When I departed for my first solo general manager position in Atlantic City, my co-GM back in Massachusetts gave me these words of wisdom, “Whatever your attitude is, when you enter the radio station each day, will become the attitude of your fellow employees. Keep your problems to yourself and always maintain a positive, upbeat, enthusiastic attitude.”

It may have been the most important management advice of my forty-year radio management career.

Attitude in Hiring

Whenever any of my radio stations made a hire, my department managers did all the preliminary screening of candidates. When they had narrowed the field down to two or three finalists, I would meet with those people before a final hiring decision was made.

What was I looking for in my meetings? The person’s attitude.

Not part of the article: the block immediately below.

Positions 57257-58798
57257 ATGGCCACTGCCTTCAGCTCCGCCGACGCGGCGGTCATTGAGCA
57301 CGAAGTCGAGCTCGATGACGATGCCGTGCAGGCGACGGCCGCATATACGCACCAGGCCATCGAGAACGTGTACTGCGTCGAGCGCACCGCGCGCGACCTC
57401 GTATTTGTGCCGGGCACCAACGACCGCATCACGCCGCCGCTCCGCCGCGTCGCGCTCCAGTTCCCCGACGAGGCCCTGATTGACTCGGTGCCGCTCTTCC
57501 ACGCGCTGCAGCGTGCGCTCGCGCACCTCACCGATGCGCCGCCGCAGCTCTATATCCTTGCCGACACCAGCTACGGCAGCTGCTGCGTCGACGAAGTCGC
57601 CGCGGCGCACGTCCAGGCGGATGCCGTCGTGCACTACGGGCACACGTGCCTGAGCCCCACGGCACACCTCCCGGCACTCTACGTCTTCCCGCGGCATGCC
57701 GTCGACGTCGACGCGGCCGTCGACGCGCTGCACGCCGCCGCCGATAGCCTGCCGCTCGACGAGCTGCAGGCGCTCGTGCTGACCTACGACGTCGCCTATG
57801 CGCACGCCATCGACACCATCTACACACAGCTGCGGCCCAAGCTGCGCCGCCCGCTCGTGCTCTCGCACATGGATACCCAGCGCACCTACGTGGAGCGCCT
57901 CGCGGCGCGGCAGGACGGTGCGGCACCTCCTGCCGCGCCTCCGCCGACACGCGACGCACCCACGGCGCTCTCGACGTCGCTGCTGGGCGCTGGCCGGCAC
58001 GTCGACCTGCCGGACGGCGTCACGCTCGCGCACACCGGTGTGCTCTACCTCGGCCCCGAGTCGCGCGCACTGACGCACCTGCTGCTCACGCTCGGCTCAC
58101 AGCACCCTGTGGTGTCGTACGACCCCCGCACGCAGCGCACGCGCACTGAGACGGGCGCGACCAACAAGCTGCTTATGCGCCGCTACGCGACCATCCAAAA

I knew that in virtually all positions, we could quickly train someone to do the job. However, what we could not change was the attitude of the person.

Hire the people with the best attitudes and train everything else.

“A brand is shorthand for the customer’s expectations.

What promise do they think you’re making?

If you have true fans, the only reason you do is because

the group has engaged with you in a way that signals

that they expect something worthwhile from you next time.

That expectation isn’t specific, it’s emotional.”

-Seth Godin

Attitude in Your Brand

Attitude is emotional.

People love your brand, or they don’t, based on how they feel about your brand emotionally.

The passing of one of my mentors, albeit one I never met, Herb Kelleher, founder of Southwest Airlines, brought to mind how important employee attitude was in building America’s most successful airline.

Herb Kelleher didn’t believe the customer was his first priority, he believed his employees were.

“Your employees come first.

And if you treat your employees right, guess what?

Your customers come back, and that makes your shareholders happy.